POLITICS 101 - In 31 states plus [D.C.] ... Americans have voted for the same party in every single one of [the last six presidential] elections. ... With most states locked in by one party or the other, the presidential contest has largely narrowed to five states that have been consistently competitive in the past six elections: Ohio (which has long been at the 50-yard line of American politics) and four of the fastest growing states in the country-Colorado, Florida, Nevada and Virginia. ... That static map, though, is changing beneath the surface ...

In Arizona, Nevada, New Mexico, Colorado, Texas, Georgia, Florida, North Carolina and Virginia -areas traditionally associated with Republican Party strength-the population is trending younger and more diverse, and it is becoming more politically competitive for the Democrats. ... Four of the five battleground states that have been decisive in recent presidential elections-Florida, Virginia, Colorado and Nevada-all have the central attributes of 21st century America and will prove to be decisive if 2016 is a close election.

BIRTHDAYS THIS WEEK – Birthday wishes and thoughts this week to: Marcus Allen (55), Roger Bannister (86), James Caan (75), Bob Costas (63), Aretha Franklin (73), William Hurt (65), Kathy Ireland (52), Chaka Khan (62), James Lovell (87), Sarah Jessica Parker (50), Tara Pugliese …famous child prodigy, Bobby Orr (67), Diana Ross (71), Gloria Steinem (81).

MILESTONES -- Winter vaults to the top of snowfall records; Just after 7 Sunday evening, with 2.9 more inches of fresh snow blanketing Boston, the National Weather Service in Taunton announced that the city notched its snowiest winter since records started being kept in 1872. The official total at Logan International Airport reached 108.6 inches - one inch more than the previous record, which was set in the 1995-1996 winter.

Antarctica may have experienced its warmest day ever recorded on Tuesday, with the temperature reading of 63.5°F, reports The Weather Underground. Last Tuesday's record high temperature follows another high reading of 63.3°F set just the day before. Until this week's heat wave, the highest-known recorded temperature on the continent was 62.6°F back in 1976.

The Antarctic Peninsula where the readings were made "is one of the fastest warming spots on Earth," reports The Weather Undergound. The website cites studies from 2012 that show the world is warming at a quickening pace.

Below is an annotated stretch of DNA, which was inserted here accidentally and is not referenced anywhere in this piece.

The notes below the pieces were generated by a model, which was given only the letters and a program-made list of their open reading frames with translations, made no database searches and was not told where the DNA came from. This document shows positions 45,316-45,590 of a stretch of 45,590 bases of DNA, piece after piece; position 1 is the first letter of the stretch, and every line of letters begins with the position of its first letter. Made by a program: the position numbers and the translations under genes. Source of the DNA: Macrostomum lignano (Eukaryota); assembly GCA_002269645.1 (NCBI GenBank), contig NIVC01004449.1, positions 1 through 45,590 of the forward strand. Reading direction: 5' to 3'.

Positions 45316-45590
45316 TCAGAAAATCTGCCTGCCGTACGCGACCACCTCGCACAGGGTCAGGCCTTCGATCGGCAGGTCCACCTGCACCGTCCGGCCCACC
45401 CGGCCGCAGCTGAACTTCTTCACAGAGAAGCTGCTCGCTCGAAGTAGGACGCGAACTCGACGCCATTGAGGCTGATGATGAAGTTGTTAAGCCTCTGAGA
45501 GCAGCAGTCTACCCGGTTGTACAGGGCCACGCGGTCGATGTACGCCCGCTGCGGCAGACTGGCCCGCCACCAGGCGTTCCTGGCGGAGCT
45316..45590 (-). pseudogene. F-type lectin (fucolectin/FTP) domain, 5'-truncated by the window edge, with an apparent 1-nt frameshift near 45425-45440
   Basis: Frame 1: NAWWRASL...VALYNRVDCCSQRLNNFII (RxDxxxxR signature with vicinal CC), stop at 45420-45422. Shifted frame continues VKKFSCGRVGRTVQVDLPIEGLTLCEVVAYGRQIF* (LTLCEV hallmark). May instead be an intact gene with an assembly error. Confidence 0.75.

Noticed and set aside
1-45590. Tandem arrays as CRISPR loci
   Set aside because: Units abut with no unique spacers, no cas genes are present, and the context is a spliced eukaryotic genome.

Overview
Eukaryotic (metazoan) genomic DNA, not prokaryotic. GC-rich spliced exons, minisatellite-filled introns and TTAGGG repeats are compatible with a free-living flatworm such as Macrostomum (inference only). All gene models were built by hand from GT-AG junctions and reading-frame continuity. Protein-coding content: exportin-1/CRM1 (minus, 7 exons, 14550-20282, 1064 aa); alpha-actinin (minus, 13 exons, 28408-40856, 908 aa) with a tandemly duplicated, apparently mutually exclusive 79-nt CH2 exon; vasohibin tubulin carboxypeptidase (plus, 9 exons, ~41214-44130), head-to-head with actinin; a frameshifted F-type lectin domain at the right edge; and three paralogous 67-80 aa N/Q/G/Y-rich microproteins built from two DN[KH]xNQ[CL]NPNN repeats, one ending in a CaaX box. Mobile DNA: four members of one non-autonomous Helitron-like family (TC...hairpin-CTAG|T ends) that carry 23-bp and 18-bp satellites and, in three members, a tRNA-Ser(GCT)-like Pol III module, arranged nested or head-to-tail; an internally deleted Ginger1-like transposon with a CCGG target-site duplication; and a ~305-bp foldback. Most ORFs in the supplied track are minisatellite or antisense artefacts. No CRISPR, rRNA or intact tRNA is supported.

Five nations and territories have tied or hit all-time high temperature records so far this year.

JUST SAY NO -- Aging Baby Boomers Bring Drug Habits into Middle Age: Older adults are abusing drugs, getting arrested for drug offenses and dying from drug overdoses at increasingly higher rates. These surges have come as the 76 million baby boomers, born between 1946 and 1964, reach late middle age. ... The rate of death by accidental drug overdose for people aged 45 through 64 increased 11-fold between 1990 ... and 2010 ... The surge has pushed the accidental overdose rate for these late middle age adults higher than that of 25- to 44-year-olds for the first time. More than 12,000 boomers died of accidental drug overdoses in 2013.

RICH MAN POOR MAN -- For 2016 campaign: Out with the rich, in with the really rich: In 2016 campaign, the lament of the not quite rich enough. A couple presidential elections ago, somebody who had raised, say, $100,000 for a candidate was viewed as a fairly valuable asset,' said Washington lobbyist Kenneth Kies. 'Today, that looks like peanuts. Wealthy donors are probably looking around saying, "How can I do anything that even registers on the Richter scale?"' ...

"The VIP treatment for bundlers will ... arrive ... later in the cycle, when candidates become official and turn their focus to those who can raise money in smaller increments. Since campaign committees can accept donations up to only $2,700 per person in the primary, they will need teams of wired fundraisers who can bring in checks to fill their war chests."

ANDREW SORKIN'S NEW TV SHOW - Per Capital Media Pro: "Showtime has given a series order to drama 'Billions,' co-written by New York Times reporter and CNBC anchor Andrew Ross Sorkin. The pay-cable channel has ordered 12 episodes of the series, which stars Paul Giamatti and Damian Lewis as a U.S. attorney and a hedge fund hotshot, respectively. The series will film in New York and debut in 2016."

THE NEXT PRESIDENT? -- "Ted Cruz: I stopped listening to rock music after 9/11," by Kendall Breitman: "On 'CBS This Morning,' the Texas senator [said] he 'grew up listening to classic rock ... My music taste changed on 9/11 ... I actually intellectually find this very curious, but on 9/11, I didn't like how rock music responded. ... And country music, collectively, the way they responded, it resonated with me. ... I had an emotional reaction that said, "These are my people." ... So ever since 2001, I listen to country music.

COLLEGE HOCKEY GAME OF THE WEEK – No game this coming week, Frozen Four Thursday April 9, TD Garden Boston, Mass. – Boston University, North Dakota, Providence College, Nebraska-Omaha.   Season to date (5-3)